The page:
A “huge mess”, back on the brutal end of the Uber flying taxi project

A year ago, François Sillion gave us a tour of the brand new premises of his Advanced Technologies Center in Paris. Bespoke offices to accommodate the small team of researchers responsible for developing software tools for the Uber Air flying taxi service.
But the adventure came to a halt last December. Struck by the pandemic, Uber had to make choices. After layoffs in the spring of 2020, it ended its most hypothetical entities. Exit the autonomous car division, sold to Aurora, and goodbye Uber Air.

“Uber wanted to reposition itself on its strategic heart of activity: VTC and delivery, knowing the VTC sector is very affected by the pandemic since travel is limited”, explained Rym Saker, director of communications for Uber in France.

The decision was then taken to sell the Uber Elevate entity to the start-up Joby Aviation. The Parisian center was immediately closed and its nine employees were subject to economic redundancies.

“Uber preferred to outsource Uber Elevate. This is clever. But I regret that the company has abandoned its technological vision and its research activity to satisfy a short-term financial logic. He threw the baby out with the bathwater ”, testifies François Sillion.

A “huge frustration” for the team

After 25 years at the service of public institutes such as the CNRS or INRIA (National Institute for Research in Digital Sciences and Technologies), of which he was the interim CEO, this computer vision specialist had joined Uber with the satisfaction of finally rubbing shoulders with the company. He dreamed of seeing his work come to fruition. But the ax fell too soon, without his being able to complete the projects initiated.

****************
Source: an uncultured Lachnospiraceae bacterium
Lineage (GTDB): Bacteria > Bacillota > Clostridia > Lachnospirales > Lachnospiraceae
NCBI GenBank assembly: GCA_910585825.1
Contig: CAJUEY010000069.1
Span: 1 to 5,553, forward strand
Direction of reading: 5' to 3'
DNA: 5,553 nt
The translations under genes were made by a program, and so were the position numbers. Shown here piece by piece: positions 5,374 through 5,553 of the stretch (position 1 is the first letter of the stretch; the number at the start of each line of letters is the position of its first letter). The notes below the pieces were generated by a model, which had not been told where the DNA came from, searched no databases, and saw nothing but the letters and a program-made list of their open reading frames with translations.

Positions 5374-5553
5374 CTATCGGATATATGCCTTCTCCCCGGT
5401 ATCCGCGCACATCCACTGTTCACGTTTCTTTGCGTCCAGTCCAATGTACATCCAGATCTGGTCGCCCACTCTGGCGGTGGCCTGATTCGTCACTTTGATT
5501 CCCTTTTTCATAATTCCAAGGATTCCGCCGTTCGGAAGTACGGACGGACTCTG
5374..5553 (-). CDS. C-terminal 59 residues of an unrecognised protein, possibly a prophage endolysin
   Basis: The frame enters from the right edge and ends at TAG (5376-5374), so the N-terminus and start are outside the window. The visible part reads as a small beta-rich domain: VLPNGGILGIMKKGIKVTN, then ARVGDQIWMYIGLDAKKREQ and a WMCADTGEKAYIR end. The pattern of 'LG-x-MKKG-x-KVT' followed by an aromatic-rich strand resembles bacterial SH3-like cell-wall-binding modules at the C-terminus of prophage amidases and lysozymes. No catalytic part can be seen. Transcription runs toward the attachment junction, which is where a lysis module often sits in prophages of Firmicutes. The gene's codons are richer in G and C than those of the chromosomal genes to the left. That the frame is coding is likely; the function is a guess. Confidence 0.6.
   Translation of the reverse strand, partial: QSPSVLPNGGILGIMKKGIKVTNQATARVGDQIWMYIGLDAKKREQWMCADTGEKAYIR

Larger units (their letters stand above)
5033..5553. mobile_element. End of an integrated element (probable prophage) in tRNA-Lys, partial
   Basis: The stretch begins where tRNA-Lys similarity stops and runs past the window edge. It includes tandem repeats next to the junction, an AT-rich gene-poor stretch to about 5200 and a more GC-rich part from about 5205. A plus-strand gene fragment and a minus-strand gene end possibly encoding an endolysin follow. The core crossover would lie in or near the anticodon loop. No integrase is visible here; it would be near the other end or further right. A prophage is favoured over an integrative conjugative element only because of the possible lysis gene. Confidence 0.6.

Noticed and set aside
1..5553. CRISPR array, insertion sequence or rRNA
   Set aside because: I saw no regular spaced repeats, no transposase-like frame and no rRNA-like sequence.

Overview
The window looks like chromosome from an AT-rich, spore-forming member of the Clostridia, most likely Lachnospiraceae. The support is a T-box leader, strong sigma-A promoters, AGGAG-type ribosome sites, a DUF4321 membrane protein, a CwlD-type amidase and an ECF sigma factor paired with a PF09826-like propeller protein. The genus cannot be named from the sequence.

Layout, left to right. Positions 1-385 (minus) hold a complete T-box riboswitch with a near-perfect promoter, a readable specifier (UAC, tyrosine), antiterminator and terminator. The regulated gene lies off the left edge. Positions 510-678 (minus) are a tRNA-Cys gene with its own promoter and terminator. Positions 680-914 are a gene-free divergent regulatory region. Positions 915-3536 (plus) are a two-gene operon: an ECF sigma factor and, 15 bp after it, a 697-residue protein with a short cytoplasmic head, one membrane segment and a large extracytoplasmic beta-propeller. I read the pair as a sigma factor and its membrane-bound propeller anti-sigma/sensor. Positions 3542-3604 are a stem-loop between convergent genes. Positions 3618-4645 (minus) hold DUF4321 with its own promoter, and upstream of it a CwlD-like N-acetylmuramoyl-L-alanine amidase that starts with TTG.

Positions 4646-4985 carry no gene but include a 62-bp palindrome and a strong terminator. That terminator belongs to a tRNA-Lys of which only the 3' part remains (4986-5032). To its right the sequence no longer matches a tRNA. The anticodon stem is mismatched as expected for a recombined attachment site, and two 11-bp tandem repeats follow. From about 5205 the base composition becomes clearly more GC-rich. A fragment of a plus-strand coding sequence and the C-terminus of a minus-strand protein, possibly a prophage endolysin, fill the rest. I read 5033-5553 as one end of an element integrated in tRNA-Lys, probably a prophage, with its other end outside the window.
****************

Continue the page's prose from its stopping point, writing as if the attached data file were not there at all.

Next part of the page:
“Closing our center just a year and a half after its launch is a huge waste. I recruited 12 people from different countries, some of whom had left very good positions. There were three doctoral students who had started their work. We had increased the number of partnerships and agreements with academia and European industry and even a chair with Polytechnique ”

, lists with sadness François Sillion.

In the premises of the former Uber research center in Paris.

The impossibility of continuing the project

“We thought about being bought out or taking over the business ourselves. But Uber refused on grounds of intellectual property. As for the prospects for reclassification, they were not really serious ”, he slips. “The only thing we hope for now is to be able to publish our research anyway. But this is not obvious. When submitting articles to scientific journals, it is necessary to be able to provide additional information when the reviewers so request. However, the center was closed very quickly in December and we no longer have access to the code ”.

An autonomous car from Uber.

Uber’s future ambitions for flying taxis are not all buried.

“Uber remains a multimodal mobility platform which will later be able to integrate e-VTOLs”, confirms Rym Saker.

Despite everything, it is a question of stopping internal research in this area. Uber’s priority now lies elsewhere.

“We are diversifying the services offered. After the delivery of meals, Uber Eats expanded to groceries, alcoholic beverages or flowers in France, pharmacy in the United States. Our strategy is the Go and Get. The Go for mobility, and the Get for what comes to the user “, adds the spokesperson for Uber.

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François Sillion does not necessarily say he was scalded by this experience. He remains convinced that the recent opening up of French researchers to the business world is necessary and must continue. Even if it means sometimes finding himself, as in his case, confronted with a real ” culture shock ” and a huge feeling of waste.


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